Measuring the Vital Signs of Health Care Progress at the Connected Health Conference (Part 1 of 3)

Posted on November 13, 2017 I Written By

Andy Oram is an editor at O’Reilly Media, a highly respected book publisher and technology information provider. An employee of the company since 1992, Andy currently specializes in open source, software engineering, and health IT, but his editorial output has ranged from a legal guide covering intellectual property to a graphic novel about teenage hackers. His articles have appeared often on EMR & EHR and other blogs in the health IT space.

Andy also writes often for O’Reilly’s Radar site (http://oreilly.com/) and other publications on policy issues related to the Internet and on trends affecting technical innovation and its effects on society. Print publications where his work has appeared include The Economist, Communications of the ACM, Copyright World, the Journal of Information Technology & Politics, Vanguardia Dossier, and Internet Law and Business. Conferences where he has presented talks include O’Reilly’s Open Source Convention, FISL (Brazil), FOSDEM, and DebConf.

Attendees at each Connected Health Conference know by now the architecture of health reform promoted there. The term “connected health” has been associated with a sophisticated amalgam of detailed wellness plans, modern sensors, continuous data collection in the field, patient control over data, frequent alerts and reminders, and analytics to create a learning health care system. The mix remains the same each year, so I go each time to seek out progress toward the collective goal. This year, I’ve been researching what’s happening in these areas:

  • Validation through clinical trials
  • Advanced interfaces to make user interaction easier
  • Improved data sharing (interoperability)
  • Blockchains

Panel at Connected Health Conference

Panel at Connected Health Conference

There were a few other trends of interest, which I’ll mention briefly here. Virtual reality (VR) and augmented reality (AR) turned up at some exhibitor booths and were the topic of a panel. Some of these technologies run on generic digital devices–such as the obsession-inducing Pokémon GO game–while others require special goggles such as the Oculus Rift (the first VR technology to show a promise for widespread adoption, and now acquired by Facebook) or Microsoft’s HoloLens. VR shuts out the user’s surroundings and presents her with a 360-degree fantasy world, whereas AR imposes information or images on the surroundings. Both VR and AR are useful for teaching, such as showing an organ in 3D organ in front of a medical student on a HoloLens, and rotating it or splitting it apart to show details.

I haven’t yet mentioned the popular buzzword “telehealth,” because it’s subsumed under the larger goal of connected health. I do use the term “artificial intelligence,” certainly a phrase that has gotten thrown around too much, and whose meaning is subject of much dissension. Everybody wants to claim the use of artificial intelligence, just as a few years ago everybody talked about “the cloud.” At the conference, a panel of three experts took up the topic and gave three different definitions of the term. Rather than try to identify the exact algorithms used by each product in this article and parse out whether they constitute “real” artificial intelligence, I go ahead and use the term as my interviewees use it.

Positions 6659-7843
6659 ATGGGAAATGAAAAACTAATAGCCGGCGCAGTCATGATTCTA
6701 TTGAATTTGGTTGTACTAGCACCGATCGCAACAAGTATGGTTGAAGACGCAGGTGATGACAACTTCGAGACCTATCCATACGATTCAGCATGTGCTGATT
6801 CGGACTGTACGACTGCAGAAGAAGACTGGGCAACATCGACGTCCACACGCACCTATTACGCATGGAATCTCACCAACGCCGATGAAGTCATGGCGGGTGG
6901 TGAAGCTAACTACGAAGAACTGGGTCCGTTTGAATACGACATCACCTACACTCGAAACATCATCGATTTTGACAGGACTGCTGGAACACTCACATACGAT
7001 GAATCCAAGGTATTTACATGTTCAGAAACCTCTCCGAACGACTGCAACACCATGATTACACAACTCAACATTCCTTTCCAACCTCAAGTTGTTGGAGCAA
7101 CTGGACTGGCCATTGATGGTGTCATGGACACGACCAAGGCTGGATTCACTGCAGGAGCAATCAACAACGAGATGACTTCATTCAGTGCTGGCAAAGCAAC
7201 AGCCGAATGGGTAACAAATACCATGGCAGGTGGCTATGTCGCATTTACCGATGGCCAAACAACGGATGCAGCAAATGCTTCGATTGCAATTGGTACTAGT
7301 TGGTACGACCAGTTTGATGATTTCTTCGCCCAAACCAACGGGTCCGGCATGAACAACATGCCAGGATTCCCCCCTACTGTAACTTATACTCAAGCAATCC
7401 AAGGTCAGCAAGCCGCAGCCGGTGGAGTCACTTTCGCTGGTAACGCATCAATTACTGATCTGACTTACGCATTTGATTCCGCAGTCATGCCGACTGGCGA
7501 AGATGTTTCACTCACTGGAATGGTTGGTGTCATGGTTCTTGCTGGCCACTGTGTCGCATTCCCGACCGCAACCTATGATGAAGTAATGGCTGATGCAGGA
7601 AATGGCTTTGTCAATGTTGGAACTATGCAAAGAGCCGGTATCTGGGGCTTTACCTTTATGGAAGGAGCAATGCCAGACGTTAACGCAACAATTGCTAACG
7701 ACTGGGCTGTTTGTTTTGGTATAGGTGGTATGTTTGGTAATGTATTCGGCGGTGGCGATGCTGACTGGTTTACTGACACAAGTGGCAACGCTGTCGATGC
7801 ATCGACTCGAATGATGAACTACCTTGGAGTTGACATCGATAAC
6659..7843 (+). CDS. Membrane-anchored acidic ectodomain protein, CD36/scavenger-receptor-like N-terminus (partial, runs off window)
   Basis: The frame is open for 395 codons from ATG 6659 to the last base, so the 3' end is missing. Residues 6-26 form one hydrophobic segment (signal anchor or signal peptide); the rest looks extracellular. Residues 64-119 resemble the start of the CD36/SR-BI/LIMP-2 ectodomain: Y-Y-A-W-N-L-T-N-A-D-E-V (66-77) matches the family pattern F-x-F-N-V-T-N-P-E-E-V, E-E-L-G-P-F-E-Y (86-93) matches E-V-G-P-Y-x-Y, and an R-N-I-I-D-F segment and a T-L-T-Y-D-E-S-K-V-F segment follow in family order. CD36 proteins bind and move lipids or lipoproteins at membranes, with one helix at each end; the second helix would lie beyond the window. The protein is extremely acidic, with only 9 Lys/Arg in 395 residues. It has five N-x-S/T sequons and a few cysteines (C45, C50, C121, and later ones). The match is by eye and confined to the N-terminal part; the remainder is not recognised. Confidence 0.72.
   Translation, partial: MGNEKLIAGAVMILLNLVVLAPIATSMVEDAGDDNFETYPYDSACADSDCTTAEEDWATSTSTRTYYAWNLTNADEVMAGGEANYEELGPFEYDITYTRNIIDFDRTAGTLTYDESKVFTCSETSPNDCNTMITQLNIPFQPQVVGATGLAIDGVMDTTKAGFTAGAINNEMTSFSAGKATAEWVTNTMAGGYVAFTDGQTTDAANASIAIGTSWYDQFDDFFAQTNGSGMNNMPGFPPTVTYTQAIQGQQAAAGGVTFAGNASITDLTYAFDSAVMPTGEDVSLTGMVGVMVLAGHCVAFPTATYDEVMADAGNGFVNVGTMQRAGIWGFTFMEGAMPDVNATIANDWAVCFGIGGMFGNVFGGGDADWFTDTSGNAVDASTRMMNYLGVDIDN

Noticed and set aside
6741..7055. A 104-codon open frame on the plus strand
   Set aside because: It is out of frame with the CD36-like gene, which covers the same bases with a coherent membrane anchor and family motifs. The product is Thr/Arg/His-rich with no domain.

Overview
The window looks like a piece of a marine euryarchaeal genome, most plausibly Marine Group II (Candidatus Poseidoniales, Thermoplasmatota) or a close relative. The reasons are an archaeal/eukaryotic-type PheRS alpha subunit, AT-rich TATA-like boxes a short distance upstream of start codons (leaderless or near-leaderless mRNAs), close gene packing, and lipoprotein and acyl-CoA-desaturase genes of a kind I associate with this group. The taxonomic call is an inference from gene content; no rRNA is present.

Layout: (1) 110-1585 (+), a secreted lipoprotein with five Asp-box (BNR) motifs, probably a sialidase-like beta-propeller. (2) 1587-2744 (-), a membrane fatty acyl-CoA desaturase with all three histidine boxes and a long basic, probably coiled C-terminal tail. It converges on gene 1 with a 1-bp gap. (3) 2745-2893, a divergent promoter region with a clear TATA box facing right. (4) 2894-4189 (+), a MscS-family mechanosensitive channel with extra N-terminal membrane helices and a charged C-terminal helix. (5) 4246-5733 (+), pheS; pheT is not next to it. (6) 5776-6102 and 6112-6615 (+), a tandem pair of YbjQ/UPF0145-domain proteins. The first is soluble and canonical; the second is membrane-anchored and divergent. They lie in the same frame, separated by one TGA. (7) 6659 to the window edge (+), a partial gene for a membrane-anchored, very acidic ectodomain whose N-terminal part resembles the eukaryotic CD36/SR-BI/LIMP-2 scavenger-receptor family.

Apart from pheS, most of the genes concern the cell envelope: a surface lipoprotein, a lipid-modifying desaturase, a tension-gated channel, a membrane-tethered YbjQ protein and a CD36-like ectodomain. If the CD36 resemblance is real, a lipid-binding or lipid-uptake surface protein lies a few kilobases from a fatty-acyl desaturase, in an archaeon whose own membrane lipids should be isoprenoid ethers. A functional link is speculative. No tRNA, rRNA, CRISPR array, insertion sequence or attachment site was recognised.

Exhibition hall at Connected Health Conference

Exhibition hall at Connected Health Conference

Let’s look now at my main research topics.

Validation through clinical trials
Health apps and consumer devices can be marketed like vitamin pills, on vague impressions that they’re virtuous and that doing something is better than doing nothing. But if you want to hook into the movement for wellness–connected health–you need to prove your value to the whole ecosystem of clinicians and caretakers. The consumer market just doesn’t work for serious health care solutions. Expecting an individual to pay for a service or product would limit you to those who can afford it out-of-pocket, and who are concerned enough about wellness to drag out their wallets.

So a successful business model involves broaching the gates of Mordor and persuading insurers or clinicians to recommend your solution. And these institutions won’t budge until you have trials or studies showing that you actually make a difference–and that you won’t hurt anybody.

A few savvy app and device developers build in such studies early in their existence. For instance, last year I covered a typical connected health solution called Twine Health, detailing their successful diabetes and hypertension trials. Twine Health combines the key elements that one finds all over the Connected Health Conference: a care plan, patient tracking, data analysis, and regular check-ins. Their business model is to work with employer-owned health plans, and to expand to clinicians as they gradually migrate to fee-for-value reimbursement.

I sense that awareness is growing among app and device developers that the way to open doors in health care is to test their solutions rigorously and objectively. But I haven’t found many who do so yet.

In the next segment of this article continues my exploration of the key themes I identified at the start of this article.